It's time to say enough. This is not about you. It's not about me. It's about us, the collective U.S. Each and every one of us has a responsibility to ourselves, to our families, and to our community. We have a civic duty to get involved.
We can't stand around looking to our neighbor you might see as a hard worker, an involved citizen, a go-getter who is going to solve this problem for you. No, it is you who also has a responsibility to do something. Yes, "do something." Collectively, we can make a positive difference. We just have to have the will to do it.
Our children should not have to sacrifice their health and safety by going to play in their neighborhood park to find it riddled with needles. Folks out for a walk should not have to be afraid of being attacked. Folks who break the law should finally be held accountable according to the law and brought to justice.
As a nurse who has worked in emergency rooms, I've seen the devastation caused to families, to children, as a result of domestic violence – wives, husbands, children with head injuries and broken bones, and in some cases, death.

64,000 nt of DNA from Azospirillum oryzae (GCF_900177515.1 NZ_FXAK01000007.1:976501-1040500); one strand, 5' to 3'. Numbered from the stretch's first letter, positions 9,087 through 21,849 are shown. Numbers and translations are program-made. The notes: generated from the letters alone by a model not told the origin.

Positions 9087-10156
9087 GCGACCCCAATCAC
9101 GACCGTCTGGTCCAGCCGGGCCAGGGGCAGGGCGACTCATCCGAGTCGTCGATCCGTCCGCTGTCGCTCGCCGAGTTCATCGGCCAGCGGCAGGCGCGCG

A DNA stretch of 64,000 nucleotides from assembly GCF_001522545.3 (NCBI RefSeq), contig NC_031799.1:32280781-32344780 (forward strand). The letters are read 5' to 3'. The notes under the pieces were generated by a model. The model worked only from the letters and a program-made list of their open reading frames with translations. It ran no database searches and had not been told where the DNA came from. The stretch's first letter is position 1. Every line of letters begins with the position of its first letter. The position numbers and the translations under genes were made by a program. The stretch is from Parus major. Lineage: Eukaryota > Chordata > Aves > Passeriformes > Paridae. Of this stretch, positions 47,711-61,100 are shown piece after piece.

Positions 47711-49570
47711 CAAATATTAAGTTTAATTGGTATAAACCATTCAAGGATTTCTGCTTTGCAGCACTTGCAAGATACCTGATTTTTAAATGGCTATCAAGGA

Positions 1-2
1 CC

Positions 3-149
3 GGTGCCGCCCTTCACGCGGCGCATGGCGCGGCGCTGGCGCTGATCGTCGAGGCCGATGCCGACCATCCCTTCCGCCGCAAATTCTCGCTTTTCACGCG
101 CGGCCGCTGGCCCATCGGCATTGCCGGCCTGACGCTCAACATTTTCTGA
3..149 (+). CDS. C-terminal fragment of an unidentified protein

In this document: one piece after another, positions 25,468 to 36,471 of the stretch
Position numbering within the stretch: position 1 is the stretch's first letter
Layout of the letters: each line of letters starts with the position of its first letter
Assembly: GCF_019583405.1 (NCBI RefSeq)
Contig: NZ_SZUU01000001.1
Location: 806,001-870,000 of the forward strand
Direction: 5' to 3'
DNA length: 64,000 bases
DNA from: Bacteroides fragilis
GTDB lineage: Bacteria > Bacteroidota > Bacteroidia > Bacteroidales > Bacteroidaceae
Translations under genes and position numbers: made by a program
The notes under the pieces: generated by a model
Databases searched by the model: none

Working on a psychiatric unit, I saw what drug abuse can do to the human brain – in some cases leaving the person permanently incapable of making any type of coherent decisions. A life lost, a family destroyed.
It's time to restore public safety and get rid of the soft-on-crime policies which have done nothing to help anyone who has committed a crime against society or harmed themselves. And it has done nothing to make us a more caring society.
We have virtue signaled and enabled to the point of being criminal.
Brett Rogers worked with the Seattle Police Department for 18 years and completed law school during those years. He became experienced and knowledgeable in police tactics, crime, investigations, and law enforcement policy and accountability.
All this makes him uniquely qualified to be our next Snohomish County prosecutor.
Public safety is Rogers' No. 1 concern, as it is for many county residents. Victim protections, and stopping the present "catch and release" approach, which seems to be the new way of dealing with crime in many of our cities, is high on his list of priorities.
His vision is to restore justice, and to implement justice system accountability while being transparent with the people of Snohomish County.
Together we can be part of the solution. Join me in voting for Brett Rogers as our next Snohomish County prosecutor.
Theresa Campa Hutchison